The modern individual is able to meet another person and see through to his or her essential presence as an individual human spirit. To do this the various other ‘lesser bodies’ are momentarily disregarded, such as the person’s race, sex, nationality, language, religion, class, political affiliation and profession. To be able to behold the other, one has to momentarily renounce the otherwise continuous experience of self-feeling. This experience of feeling oneself as a self has grown both in its magnitude and intensity. It thus becomes increasingly resistant to the necessary renunciation for the purpose of receiving the revelation of another’s individuality.

The intensity of the experience of feeling oneself as a self has the side effect of promoting a disregard towards all the ‘lesser bodies.’  We’ve all probably heard someone claim how they are not an American, (or some other nationality) but rather ‘a citizen of the world.’ In this sentiment is expressed a reluctance to identify with one’s nationality. It is a tendency of the individual human spirit to be reluctant or to outright reject identifying with any one of the lesser bodies.

Along with this rejection comes the tendency to hyper-identify with this or that lesser body.  Nationalism is a familiar case; the essence, however, is not restricted to national identity. Hyper-identity results when an individual identifies with one of her lesser bodies, and to such an extent that she experiences her identity as existentially inseparable from that lesser body. In such a case that body is no longer experienced as an instrument of the individual but as indistinguishable from it.

Nothing more effectively cements the individual human spirit to one of the lesser bodies than fear. Storms of thought-phantoms are let loose into the world with the explicit intention to polarize people into factions of ‘hyper-group-identity.’ These groups then become charged against their opposites. Conflict between the groups becomes as inevitable as the natural laws governing magnets. In such a state of hyper-identity as we witness presently in political groups, individuals lose their ability to gain perspective above the prevailing thoughts which define their political bodies, their political selves.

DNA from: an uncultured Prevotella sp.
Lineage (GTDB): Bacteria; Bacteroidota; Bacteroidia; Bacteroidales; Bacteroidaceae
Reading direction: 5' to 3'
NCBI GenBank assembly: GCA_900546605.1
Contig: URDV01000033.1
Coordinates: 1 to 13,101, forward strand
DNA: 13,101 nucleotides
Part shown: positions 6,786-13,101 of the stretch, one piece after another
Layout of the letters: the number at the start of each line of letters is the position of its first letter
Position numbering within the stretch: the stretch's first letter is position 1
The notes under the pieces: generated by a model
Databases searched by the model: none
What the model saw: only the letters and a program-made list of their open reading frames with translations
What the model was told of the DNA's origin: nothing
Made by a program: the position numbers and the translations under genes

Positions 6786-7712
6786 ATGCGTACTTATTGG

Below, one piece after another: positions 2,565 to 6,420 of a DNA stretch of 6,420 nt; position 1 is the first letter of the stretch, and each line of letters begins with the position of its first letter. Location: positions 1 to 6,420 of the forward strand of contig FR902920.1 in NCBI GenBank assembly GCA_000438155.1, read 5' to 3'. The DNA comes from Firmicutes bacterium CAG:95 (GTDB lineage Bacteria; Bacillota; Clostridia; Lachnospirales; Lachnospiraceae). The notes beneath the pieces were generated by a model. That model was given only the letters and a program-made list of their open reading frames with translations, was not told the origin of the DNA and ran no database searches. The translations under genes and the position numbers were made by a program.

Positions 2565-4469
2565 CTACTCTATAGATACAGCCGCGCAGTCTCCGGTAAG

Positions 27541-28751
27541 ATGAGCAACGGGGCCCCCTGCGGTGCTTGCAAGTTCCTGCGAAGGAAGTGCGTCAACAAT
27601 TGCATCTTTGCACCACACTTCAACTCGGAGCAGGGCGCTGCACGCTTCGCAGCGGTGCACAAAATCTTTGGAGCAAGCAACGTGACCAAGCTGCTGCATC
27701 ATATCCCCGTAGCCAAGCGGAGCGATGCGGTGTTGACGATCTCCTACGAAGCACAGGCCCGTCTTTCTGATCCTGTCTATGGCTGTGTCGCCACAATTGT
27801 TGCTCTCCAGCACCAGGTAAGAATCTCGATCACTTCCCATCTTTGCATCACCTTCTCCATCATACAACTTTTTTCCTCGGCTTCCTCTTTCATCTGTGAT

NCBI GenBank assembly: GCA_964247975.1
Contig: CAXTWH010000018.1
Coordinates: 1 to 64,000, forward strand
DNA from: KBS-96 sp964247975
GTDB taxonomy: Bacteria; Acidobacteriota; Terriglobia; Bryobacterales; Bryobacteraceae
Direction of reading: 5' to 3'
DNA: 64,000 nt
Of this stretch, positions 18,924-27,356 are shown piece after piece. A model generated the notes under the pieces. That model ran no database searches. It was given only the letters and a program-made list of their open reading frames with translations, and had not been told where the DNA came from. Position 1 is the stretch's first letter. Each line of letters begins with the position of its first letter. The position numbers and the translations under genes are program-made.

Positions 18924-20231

In this situation we are in need of Michael’s gaze, which would help us crack the cement of fear imprisoning us within any lesser body of identity. We need his gaze to see through to the essential human spirit of the person we would otherwise condemn as ‘wrong.’

Michael’s way does not seek to sever us from our ‘lesser bodies’ but rather to honor, respect, and bare the burden of responsibility inherent in the bodies given to us from birth and during the course of our upbringing — and those we choose as adults. He leads us to understand the mystery of the name.

“Those who did receive him were able to reveal themselves, through him, as children of God; those trusting in his name who: not of blood, nor of the will of flesh, nor of human will but are born of God.”

Through this verse from the Prologue of the Gospel of John we encounter the mystery of the name. Contained in one’s name are most of the essential elements of how we manifest in the world through the sheaths of all the lesser bodies: race, sex, family, language, culture, nation, religion. The elements that in the Prologue are described as: blood, the will of flesh and human will. These are the ephemeral, mortal aspects of our existence and compose the human personality in all of its various ingredients. To the extent to which a human spirit individualizes the personality is the extent to which the immortal spiritual self is revealed in the world through the name.

We are all known by our names. In the course of our lives our names take on new meaning through our work in the world. Michael, champion of the human spirit’s name, guards us from devaluing ourselves on the scales of the lesser bodies.

Hugh Thornton